This week, Barack Obama became the first sitting U.S. president to visit Hiroshima, incinerated and vaporized by American nuclear bombs 71 years ago. For the U.S., as with Japan's own wartime atrocities that still deeply rankle the emotions of its Asian neighbors, the profound apology that matters is not about the past but the future. It is about taking convincing actions today that ensure what happened in the past never happens again. That future-oriented apology remains lacking all around. (continued)
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With no treaty in effect, nations could resume testing nukes at any time. This would cause a major arms race. The risk of nuclear terrorism or accidental launch make nuclear disarmament a very crucial goal for all nations. Japan wants to work with the United States on ending nuclear testing and building a world with no nukes.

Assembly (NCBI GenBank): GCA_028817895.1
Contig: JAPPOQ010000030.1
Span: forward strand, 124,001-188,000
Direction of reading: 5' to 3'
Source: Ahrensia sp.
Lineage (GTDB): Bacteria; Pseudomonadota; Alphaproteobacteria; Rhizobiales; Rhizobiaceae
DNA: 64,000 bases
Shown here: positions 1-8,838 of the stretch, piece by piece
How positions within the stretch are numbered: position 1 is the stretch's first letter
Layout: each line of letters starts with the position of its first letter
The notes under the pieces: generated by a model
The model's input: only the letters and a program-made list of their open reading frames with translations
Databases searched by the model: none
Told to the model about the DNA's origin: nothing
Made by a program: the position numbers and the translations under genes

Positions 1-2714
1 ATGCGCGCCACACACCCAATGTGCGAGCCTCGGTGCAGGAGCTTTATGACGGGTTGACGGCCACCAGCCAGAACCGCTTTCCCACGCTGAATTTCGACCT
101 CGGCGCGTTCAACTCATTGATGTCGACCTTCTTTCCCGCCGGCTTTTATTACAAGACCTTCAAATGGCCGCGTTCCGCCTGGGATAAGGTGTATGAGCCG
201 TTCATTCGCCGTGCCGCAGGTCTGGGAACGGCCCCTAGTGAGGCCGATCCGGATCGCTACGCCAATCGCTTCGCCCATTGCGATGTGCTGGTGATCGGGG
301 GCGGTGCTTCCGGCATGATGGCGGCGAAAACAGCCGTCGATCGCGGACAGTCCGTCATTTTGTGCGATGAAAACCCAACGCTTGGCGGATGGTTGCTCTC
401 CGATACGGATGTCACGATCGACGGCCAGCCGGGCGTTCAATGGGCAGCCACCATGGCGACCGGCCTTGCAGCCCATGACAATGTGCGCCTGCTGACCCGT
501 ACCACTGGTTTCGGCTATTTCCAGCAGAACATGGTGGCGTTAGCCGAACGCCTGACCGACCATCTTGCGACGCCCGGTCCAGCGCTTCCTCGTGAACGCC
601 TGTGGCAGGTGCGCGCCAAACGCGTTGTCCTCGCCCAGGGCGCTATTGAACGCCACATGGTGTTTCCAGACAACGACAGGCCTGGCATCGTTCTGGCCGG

What really happened in the days leading up to the decision to destroy Hiroshima and Nagasaki may never be known. Enough is known, however, to underscore a critical lesson for the future: Human beings in general, and political leaders in particular, are all too commonly prone to making decisions that put near-term political concerns above truly fundamental humanitarian concerns.
There were only a few things wrong with the massive parade today in Beijing celebrating the 70th anniversary of V-J Day, Victory over Japan Day. The folks doing the celebrating only tangentially represent the Chinese who most actively resisted the Japanese invaders. And the celebration itself, meant to signify China's emerging superpower status, fell a little flat.